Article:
Goodreads Challenge complete! (and a short book review…)

Yes, it’s true: I’ve just completed my first ever Goodreads reading challenge. My jubilation is significantly dampened by the paltry number of books it was–a mere 20. Still, this is the first time I’ve made the effort to track my reading, and I’m pleased with myself for bothering.

Looking back on 2017’s books, I think I would choose Ready Player One as my favorite. The main character, Wade Watts, felt very true, and the book was appropriately epic. I’m apprehensively excited for Steven Spielberg’s upcoming adaptation.

So, what was the last book that I read? Here it is:

Title: Stripes of Gehenna
Author: Lara Hues
Genre: YA Sci-Fi Adventure
Print Length: 158 pages

Kathryn knows a few things about human growth hormone and steroids: (1) when used to enhance performance in a sport, they are absolutely, wholly illegal, and (2) her estranged Uncle Richy ruined his life doing just that.
Outside of the occasional awkward Thanksgiving dinner, Kathryn barely knows her uncle. But when Richy unrepentantly invited her to his research lab, Kathryn can’t help herself. After all, Richy’s drug-abuse days are far behind him – replaced by decades of research on how the illegal GH10 compound that destroyed his sports career and marriage, can enhance a pair of Siberian tigers. And the experience would look great on her college applications.
It isn’t until Kathryn is whisked away to Richy’s private island research lab that she discovers the tigers aren’t the only ones receiving GH10…
To survive the trip, Kathryn will have to be more than strong. She’ll have to be cunning, brave, and determined to beat the odds.

Stripes of Gehenna was a fun sci-fi adventure story. There were a few places where the pacing felt a bit rushed, but overall the writing was smooth and pleasant. Kathryn was a good protagonist, and most of the supporting characters felt very fleshed out as well, especially for such a short book.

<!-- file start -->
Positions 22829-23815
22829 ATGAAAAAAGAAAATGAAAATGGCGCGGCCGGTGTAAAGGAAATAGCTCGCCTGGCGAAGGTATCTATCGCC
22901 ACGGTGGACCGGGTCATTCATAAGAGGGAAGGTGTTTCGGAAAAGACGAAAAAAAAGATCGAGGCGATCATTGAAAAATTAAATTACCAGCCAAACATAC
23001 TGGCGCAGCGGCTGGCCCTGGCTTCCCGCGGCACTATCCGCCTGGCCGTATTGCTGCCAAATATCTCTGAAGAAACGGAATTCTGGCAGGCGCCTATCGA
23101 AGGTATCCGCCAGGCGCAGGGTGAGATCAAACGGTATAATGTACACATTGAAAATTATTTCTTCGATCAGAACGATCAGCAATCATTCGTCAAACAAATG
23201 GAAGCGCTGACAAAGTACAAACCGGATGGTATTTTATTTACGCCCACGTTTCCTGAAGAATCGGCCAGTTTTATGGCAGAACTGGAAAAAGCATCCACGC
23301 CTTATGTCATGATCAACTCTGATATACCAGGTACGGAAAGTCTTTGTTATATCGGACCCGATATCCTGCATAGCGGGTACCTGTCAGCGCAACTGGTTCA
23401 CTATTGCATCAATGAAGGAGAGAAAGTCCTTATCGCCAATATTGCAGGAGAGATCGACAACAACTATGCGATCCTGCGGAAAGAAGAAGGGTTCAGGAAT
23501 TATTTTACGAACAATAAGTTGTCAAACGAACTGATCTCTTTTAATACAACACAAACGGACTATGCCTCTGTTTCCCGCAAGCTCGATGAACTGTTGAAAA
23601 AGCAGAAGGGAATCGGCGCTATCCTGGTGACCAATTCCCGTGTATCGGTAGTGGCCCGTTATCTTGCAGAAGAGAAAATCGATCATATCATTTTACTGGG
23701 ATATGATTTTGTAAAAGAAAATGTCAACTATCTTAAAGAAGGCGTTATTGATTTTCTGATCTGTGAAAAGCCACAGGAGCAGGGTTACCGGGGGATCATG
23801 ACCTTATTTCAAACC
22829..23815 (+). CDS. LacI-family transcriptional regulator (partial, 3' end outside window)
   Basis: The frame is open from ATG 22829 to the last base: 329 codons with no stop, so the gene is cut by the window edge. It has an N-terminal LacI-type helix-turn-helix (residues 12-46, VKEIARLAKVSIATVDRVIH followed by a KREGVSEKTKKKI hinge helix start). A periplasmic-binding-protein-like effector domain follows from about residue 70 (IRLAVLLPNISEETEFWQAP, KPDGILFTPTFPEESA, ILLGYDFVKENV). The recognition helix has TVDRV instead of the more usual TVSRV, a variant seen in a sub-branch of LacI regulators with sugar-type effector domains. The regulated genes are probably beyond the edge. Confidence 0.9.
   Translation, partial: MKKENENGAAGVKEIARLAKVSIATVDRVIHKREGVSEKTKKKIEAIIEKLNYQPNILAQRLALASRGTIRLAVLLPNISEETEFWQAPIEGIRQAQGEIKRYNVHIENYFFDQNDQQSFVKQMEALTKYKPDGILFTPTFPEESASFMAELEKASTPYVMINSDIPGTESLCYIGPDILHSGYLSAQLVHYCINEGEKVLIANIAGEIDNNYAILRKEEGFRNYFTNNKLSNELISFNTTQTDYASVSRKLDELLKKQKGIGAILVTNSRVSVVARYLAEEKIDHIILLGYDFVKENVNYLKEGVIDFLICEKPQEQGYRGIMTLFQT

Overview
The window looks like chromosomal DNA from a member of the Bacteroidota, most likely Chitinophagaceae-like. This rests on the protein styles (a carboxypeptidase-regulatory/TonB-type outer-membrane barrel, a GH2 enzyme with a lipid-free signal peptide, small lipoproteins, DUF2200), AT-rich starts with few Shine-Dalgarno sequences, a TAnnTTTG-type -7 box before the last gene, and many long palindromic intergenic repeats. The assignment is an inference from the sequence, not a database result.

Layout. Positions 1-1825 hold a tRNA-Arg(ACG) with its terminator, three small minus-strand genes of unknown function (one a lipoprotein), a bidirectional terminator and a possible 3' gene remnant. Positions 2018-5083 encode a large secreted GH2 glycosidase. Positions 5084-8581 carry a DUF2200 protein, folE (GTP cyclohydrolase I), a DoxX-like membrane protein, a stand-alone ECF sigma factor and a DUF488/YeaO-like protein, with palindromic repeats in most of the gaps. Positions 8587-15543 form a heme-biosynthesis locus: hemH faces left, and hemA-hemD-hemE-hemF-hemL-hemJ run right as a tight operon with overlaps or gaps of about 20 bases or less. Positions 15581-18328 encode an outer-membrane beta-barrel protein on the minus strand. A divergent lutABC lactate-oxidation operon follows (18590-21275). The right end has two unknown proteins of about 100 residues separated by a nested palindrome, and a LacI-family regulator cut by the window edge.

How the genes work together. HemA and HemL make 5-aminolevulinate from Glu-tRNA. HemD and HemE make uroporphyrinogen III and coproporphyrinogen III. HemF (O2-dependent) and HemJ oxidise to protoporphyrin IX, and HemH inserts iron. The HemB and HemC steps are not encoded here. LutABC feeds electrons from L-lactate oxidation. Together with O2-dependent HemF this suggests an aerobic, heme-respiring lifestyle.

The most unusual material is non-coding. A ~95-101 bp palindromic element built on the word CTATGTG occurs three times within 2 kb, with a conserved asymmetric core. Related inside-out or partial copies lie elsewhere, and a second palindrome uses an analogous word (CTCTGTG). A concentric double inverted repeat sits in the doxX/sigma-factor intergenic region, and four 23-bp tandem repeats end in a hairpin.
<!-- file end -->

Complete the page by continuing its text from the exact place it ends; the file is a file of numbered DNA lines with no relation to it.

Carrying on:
It was an entertaining read. 4/5
Amazon Page
Author Page
Goodreads Page

A super short review, I know. But, I just had to say something about the book that got me to complete my reading goal for the year! I think I’ll go for 30 books in 2018….

Thanks for dropping by!

NetGalley and Goodreads and the unpopular decision….

So, this is old news by now, but from what I understand NetGalley and Goodreads made some unpopular choices lately, both of which hurt the international book community.

I’ve never used NetGalley. I do the occasional review, but I’m really not much of a book blogger or reviewer. But I’ve heard plenty about NetGalley, and if I were a faster reader, I’d be all in for it. Unfortunately for readers outside the US, I guess they just don’t get stuff from NetGalley like they used to. Which sucks.

Apparently Goodreads is also no longer including its non-US residents in their giveaways anymore, too, which is just double sucks for all the wonderful readers of the wider world, of whom their are plenty.

What the political, practical, and legal reasons are for this, I don’t know, other than that shipping internationally is more expensive–though, I’m sure that there’s more to it than that, especially for Goodreads, since it’s the authors who pay the shipping (unless they’ve changed that policy).

To all my non-US resident reading friends, I’m sorry. It’s really lame. Super-duper lame.

Will this affect me? No, I don’t think so. At least, not beyond hurting people that I care about, so actually yes, I will be feeling some sympathy pain for them.

But I don’t like Goodreads giveaways too much. I don’t hate them either, but I’m not enchanted by them. Now that Goodreads is making authors pay an arm and a leg just to give away a copy of their book, I don’t think I’ll be using that service anyways. Seems ridiculous to me, but I’m not going to rant.

To all book bloggers out there, Goodreads and NetGalley might be giving you the shaft, but I won’t. Anyone who wants a free e-copy of one of my books need only ask. I don’t care if you live in the US or on Mars, I’m just happy to share my work with someone.

But what do you think? Is anyone not surprised by this? Think that it’s justified? Believe that the Trump administration is secretly behind it? Share your thoughts!